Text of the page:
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#14. "RE: Film scanning with a d7000"
In response to Reply # 13


Port Charlotte, US
          

Here's the approach I would take if I had 15,000 negatives.

1. I would buy a Epson V700 flatbed scanner. It costs around $500 - $600 approximately, but it can scan 24 35mm film strip negatives at a time. The software that comes with the scanner will turn the negative into a positive that can be adjusted for color, contrast, etc.

2. Scan all the 15,000 negatives at a low resolution (much faster) and build a database of images with file names that can be marked and identified on the individual negative strips. Then go through the images and select the ones you want to do a high resolution scan and scan those images.

3. Once you're done with all your scanning, you can sell the scanner on ebay and get back 70% of your investment so total out of pocket would be about $200 or so.

That's kind of what I did with about 7,000 slides, photos, B&W negs and color negs.

Larry

"Red is gray and yellow white, but we decide which is right
....and which is an illusion"

Moody Blues - Nights in White Satin

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rfc143 Silver Member Nikonian since 03rd Mar 2011Thu 28-Apr-11 01:41 PM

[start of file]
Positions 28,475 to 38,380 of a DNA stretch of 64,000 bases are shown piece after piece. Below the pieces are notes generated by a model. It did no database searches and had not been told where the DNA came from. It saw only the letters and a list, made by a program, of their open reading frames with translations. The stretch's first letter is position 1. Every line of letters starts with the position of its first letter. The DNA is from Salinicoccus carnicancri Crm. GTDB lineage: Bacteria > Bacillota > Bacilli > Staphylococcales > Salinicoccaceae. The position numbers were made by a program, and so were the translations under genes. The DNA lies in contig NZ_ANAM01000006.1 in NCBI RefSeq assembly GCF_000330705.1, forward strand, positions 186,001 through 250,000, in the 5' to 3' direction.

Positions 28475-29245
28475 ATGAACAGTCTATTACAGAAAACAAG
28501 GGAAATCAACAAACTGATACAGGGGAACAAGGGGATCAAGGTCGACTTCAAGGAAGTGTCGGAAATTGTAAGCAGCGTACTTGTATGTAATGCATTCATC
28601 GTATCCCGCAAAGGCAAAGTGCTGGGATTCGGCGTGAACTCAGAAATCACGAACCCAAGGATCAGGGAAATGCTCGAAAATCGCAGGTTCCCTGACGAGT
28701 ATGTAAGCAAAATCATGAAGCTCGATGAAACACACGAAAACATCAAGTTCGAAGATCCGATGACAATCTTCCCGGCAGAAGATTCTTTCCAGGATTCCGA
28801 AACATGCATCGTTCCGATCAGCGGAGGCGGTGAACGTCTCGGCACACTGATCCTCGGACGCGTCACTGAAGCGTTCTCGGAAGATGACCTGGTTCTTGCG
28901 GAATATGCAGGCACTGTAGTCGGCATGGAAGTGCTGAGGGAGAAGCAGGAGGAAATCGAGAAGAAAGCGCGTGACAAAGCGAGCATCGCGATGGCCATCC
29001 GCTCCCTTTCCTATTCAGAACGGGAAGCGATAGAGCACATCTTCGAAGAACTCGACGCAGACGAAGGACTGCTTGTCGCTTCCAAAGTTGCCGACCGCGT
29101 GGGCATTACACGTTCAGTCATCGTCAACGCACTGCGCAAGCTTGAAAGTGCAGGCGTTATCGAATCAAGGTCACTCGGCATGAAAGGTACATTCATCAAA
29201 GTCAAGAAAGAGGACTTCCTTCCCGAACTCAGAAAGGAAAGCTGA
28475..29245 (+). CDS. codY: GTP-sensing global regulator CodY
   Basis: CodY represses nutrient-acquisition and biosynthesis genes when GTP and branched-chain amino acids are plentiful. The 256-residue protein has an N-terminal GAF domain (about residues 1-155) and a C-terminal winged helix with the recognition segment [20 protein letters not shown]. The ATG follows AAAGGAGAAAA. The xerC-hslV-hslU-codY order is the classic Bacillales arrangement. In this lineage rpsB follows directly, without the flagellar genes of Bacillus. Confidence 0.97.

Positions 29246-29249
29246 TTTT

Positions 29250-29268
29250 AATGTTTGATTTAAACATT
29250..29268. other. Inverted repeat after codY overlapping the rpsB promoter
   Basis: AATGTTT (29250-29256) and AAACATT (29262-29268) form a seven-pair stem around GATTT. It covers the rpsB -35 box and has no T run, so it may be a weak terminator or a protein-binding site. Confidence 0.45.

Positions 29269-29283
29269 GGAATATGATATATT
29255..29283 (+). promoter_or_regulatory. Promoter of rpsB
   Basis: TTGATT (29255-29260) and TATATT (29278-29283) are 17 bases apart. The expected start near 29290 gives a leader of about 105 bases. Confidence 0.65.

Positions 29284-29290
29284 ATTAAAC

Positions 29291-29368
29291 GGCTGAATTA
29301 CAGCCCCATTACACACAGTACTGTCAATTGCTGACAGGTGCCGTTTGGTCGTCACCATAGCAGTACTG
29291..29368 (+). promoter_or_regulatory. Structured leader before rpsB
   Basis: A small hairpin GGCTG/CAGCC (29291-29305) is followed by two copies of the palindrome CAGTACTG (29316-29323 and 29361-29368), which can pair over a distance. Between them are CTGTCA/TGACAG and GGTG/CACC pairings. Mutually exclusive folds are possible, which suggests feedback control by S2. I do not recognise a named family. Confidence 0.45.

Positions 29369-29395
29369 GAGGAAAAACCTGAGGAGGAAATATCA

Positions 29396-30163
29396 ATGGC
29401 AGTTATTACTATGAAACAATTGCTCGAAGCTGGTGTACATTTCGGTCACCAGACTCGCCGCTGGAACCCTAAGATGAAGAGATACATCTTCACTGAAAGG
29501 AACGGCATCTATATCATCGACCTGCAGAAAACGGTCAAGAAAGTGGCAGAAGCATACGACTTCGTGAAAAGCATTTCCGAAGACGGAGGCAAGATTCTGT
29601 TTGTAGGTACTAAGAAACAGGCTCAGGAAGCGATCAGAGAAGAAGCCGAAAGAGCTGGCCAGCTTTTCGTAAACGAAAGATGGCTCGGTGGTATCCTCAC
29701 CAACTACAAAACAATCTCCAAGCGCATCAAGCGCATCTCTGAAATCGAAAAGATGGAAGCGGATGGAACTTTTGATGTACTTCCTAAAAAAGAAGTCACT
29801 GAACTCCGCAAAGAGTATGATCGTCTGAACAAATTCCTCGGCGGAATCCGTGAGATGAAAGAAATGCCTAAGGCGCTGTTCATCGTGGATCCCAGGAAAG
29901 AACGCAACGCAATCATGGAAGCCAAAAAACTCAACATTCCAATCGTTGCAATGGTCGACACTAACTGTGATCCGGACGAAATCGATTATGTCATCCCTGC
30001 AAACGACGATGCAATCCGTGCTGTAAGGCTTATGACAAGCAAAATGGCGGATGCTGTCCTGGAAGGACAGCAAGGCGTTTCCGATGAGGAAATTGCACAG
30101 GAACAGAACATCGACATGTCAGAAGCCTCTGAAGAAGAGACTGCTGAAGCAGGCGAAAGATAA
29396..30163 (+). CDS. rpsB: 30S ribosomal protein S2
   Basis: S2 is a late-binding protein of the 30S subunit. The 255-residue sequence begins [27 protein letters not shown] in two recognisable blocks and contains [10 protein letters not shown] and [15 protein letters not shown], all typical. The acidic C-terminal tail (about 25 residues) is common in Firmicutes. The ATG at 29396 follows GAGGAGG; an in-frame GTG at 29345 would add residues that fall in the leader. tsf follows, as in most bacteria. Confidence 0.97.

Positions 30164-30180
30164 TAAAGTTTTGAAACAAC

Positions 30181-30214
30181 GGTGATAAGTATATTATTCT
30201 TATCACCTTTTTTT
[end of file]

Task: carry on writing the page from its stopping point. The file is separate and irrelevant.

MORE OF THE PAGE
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#15. "RE: Film scanning with a d7000"
In response to Reply # 14


US
          


>
>2. Scan all the 15,000 negatives at a low resolution (much
>faster)

That sounds like it might actually work for me. I'd be happy with contact sheets to start with and I could pick from there.

At low res, can you estimate the cycle time to load and scan a batch of 24 negatives?

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luckyphoto Silver Member Nikonian since 27th Dec 2010Thu 28-Apr-11 02:07 PM
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#16. "RE: Film scanning with a d7000"
In response to Reply # 15


Port Charlotte, US
          

I'm making the assumption that the negatives are in 6-photo strips. If so I would estimate a total cycle time of 2 - 3 minutes to load the 4 strips into the negative holder, scan them and remove them for the next batch. There would also be a few mouse clicks to store them in your folders, etc.

The beauty of the scanner method is the software. It will automatically add and index file names for you, convert your negative into a positive, etc. All of that would probably be manual using the D7000.

Call the Epson store at 800 873-7766 to verify my estimates and the software. I did my slides, negatives and photos a couple of years ago and the software has probably changed a bit.

Larry

"Red is gray and yellow white, but we decide which is right
....and which is an illusion"

Moody Blues - Nights in White Satin